Okay, cool. I

Niall Mackay: I can’t believe you’re on season 2. I thought it would have been 5 or 6 or something like that. So, 2019, I honestly can’t even remember where we recorded it. Would it have been at my home in Phu Nhien?

Ella Beth: Yeah, yeah, yeah. So, That was the first time that I met anyone who was living along Trung Sa and, uh, [00:02:00] and now I’m actually staying there while I’m here in Vietnam.

So it’s like a nice little circular sort of moment in time.

Niall Mackay: it’s crazy. And to think back then I had a blue Yeti microphone, one microphone between us in my front room. Now we have all new microphones. We’re in a

new studio. lights,

Ella Beth: New

Niall Mackay: headphones as well. It’s pretty exciting. And, uh, um, I can’t believe how much it’s changed since you’ve been gone.

Reflecting on Language Skills and Life Changes

Niall Mackay: But the whole reason for season 10 is I’m bringing on guests that have been on the podcast before and finding out where are you now. you haven’t been on the podcast for five years, so that’s quite a big gap. So you’d just done the Vietnamese voice back then, and I know we talked about that you could speak Vietnamese.

Ella Beth: So,

Niall Mackay: now?

Ella Beth: it’s, it’s surprised me how much it’s come back to me, just being here on ground, you know, obviously things like if you don’t practice it, if you don’t use it, it does tend to sort of like go to the back of your brain, like little important things, [00:03:00] talking with street hawkers or my GrabBike driver or.

Restaurant people or even my Vietnamese friends like little things are coming back and I’m surprised by myself. I’m like, okay I remember this is kind of like riding a bike. I guess they say I Would say that my Vietnamese is still conversational. I’m I never I never reached fluency Conversational if you want to have a joking conversation, there’s going to be a lot of laughs a lot of things, but I Surprisingly, I would say that, yeah, no, I, I’m really surprised at how much I remember. Yeah, sometimes they still look at me and they say no English, and I smile, I’m not speaking English to you! Vietnamese!

Niall Mackay: I mean, I can only say about three things and I still get that. I’ll ask like, Bao Niu, which is how much. And then they get the calculator out and show me it and I’m like No, you could say the [00:04:00] number, but to be honest, today I got lunch, I asked Bao New, she said the number and I had no idea what she said, so the calculator has probably been best

for me.

Ella Beth: What, What, really surprised me, um, about Vietnamese coming back quickly was yesterday I went to go get a massage up in Phu Nhuan. It’s beautiful. I came out feeling like I was walking on a cloud. And as I was crossing the road, I, I looked both ways, you know, I did the Vietnamese thing and I was like, right, this sounds, this seems like a very, uh, fair enough point to cross.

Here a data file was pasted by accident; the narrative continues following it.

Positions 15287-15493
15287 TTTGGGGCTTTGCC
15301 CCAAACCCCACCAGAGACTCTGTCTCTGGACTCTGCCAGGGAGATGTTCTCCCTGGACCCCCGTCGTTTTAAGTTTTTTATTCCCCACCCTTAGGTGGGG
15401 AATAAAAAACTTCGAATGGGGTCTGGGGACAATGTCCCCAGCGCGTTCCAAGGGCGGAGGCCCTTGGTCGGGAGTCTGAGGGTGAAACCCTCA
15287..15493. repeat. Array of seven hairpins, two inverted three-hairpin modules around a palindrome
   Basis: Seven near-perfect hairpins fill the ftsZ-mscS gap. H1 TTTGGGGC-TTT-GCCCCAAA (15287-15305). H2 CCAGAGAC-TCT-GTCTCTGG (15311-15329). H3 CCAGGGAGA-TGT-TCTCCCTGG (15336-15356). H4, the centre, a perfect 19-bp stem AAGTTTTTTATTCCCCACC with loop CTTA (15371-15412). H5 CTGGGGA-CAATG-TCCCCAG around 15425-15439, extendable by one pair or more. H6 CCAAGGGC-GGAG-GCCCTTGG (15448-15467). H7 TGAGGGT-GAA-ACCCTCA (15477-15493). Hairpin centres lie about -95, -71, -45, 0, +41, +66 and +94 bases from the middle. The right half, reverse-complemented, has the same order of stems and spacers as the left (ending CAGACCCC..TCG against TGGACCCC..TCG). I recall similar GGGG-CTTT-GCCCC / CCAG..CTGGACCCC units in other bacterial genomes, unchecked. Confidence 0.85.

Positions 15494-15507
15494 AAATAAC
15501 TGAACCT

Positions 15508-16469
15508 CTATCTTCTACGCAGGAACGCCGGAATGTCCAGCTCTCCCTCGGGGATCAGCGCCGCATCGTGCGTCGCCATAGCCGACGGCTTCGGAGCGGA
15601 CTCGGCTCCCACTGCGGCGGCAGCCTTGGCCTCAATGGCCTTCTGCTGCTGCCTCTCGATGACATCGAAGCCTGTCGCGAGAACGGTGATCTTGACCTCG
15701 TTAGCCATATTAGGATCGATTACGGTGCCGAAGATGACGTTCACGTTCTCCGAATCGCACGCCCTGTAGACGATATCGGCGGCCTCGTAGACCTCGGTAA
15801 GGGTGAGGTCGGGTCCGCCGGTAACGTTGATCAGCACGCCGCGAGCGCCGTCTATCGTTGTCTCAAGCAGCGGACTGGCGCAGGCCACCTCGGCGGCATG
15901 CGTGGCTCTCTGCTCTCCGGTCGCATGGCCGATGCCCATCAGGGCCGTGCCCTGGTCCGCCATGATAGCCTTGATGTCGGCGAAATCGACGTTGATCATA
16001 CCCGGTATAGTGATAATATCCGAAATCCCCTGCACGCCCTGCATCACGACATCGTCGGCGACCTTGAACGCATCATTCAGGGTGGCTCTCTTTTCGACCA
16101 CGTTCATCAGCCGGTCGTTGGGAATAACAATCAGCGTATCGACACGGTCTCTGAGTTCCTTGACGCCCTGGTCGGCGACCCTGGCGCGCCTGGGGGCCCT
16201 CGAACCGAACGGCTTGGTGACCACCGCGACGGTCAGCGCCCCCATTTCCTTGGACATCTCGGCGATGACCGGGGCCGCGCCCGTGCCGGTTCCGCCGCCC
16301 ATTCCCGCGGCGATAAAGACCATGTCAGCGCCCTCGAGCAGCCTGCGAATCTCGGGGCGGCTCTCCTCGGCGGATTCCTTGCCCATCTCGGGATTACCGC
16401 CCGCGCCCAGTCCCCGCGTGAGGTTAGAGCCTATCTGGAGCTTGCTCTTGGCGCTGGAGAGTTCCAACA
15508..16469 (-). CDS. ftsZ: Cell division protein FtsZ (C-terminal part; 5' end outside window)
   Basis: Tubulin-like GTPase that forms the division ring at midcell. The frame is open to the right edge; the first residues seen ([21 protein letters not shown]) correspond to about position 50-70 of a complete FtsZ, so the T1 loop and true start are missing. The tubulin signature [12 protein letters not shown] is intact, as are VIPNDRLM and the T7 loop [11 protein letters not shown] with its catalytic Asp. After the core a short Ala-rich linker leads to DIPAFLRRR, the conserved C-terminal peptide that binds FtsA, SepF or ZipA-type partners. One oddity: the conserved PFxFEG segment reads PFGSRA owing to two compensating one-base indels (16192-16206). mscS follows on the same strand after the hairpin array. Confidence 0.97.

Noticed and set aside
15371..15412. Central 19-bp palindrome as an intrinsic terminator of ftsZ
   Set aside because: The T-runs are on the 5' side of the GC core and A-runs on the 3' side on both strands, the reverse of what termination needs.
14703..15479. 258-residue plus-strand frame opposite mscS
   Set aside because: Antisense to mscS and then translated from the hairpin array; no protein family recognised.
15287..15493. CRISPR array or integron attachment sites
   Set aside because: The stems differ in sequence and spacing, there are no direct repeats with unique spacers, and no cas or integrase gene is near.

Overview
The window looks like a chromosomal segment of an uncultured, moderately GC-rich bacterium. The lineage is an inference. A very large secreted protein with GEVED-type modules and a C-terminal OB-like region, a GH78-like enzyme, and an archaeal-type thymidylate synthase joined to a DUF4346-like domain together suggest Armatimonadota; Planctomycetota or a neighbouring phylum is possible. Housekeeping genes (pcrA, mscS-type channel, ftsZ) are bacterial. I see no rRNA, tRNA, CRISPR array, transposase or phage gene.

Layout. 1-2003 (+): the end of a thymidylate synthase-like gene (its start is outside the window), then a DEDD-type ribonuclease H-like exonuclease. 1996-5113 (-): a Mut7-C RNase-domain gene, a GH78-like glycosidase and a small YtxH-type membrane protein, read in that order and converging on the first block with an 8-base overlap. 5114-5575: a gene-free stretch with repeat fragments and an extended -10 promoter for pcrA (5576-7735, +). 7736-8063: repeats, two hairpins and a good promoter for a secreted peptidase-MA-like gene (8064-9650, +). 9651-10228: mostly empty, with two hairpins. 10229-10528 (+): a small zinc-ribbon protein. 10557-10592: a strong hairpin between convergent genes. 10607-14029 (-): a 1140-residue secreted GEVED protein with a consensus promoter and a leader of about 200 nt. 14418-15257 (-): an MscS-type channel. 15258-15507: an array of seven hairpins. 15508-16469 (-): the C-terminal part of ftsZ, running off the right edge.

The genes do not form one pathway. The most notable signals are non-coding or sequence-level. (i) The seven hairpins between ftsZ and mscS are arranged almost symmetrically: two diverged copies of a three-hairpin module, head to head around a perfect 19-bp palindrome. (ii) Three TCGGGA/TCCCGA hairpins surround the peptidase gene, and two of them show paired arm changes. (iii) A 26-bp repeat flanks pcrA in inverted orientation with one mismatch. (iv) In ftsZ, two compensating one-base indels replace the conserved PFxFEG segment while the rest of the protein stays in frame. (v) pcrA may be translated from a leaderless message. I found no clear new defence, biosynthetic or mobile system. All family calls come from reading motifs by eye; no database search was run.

And as I’m crossing, I was looking, so I. made it past this side and I was crossing looking this way because there was a car coming and the back of my heel got clipped by a young guy on a motorbike and he wasn’t going super fast so like I didn’t fall over and he stopped and he said sorry sorry sorry but It definitely, um, speaks to how I’ve grown as a person because in that instant, all of the Vietnamese swear words that I knew came back to me and old me before I like chilled out a little bit would have turned around and unleashed the torrent [00:05:00] of them.

But I didn’t. I was like, it’s okay, man, just be careful. But I was really surprised that, uh, all the naughty words that I remembered suddenly PTSD or something, but it was fun.

Niall Mackay: So we podcast five years ago nearly now. What has changed in your life since then? We’ve mentioned that you’re just back in Vietnam. to get married, but I feel like that’s the end point. So what’s happened between October, 2019, and right now we are in

April, April 2024.

five years after, that’s Wild.


So Tell

us, where have you been and what have you done in those five years?

Ella Beth: So, when I, when we first did the podcast, I was very new in Saigon. I, I didn’t really know my way around the city. Um, I didn’t really know heaps of people and I’d, I’d moved down to the, to Saigon to really pursue my singing career after the Voice.

I really wanted to be making more money and getting more [00:06:00] opportunities. And Saigon being the biggest city, just had that to offer a little more than Hanoi at the time. Um. I think the last time that we met, I, that we, we chatted, I had only just met Tony. So that was, that was pretty new. So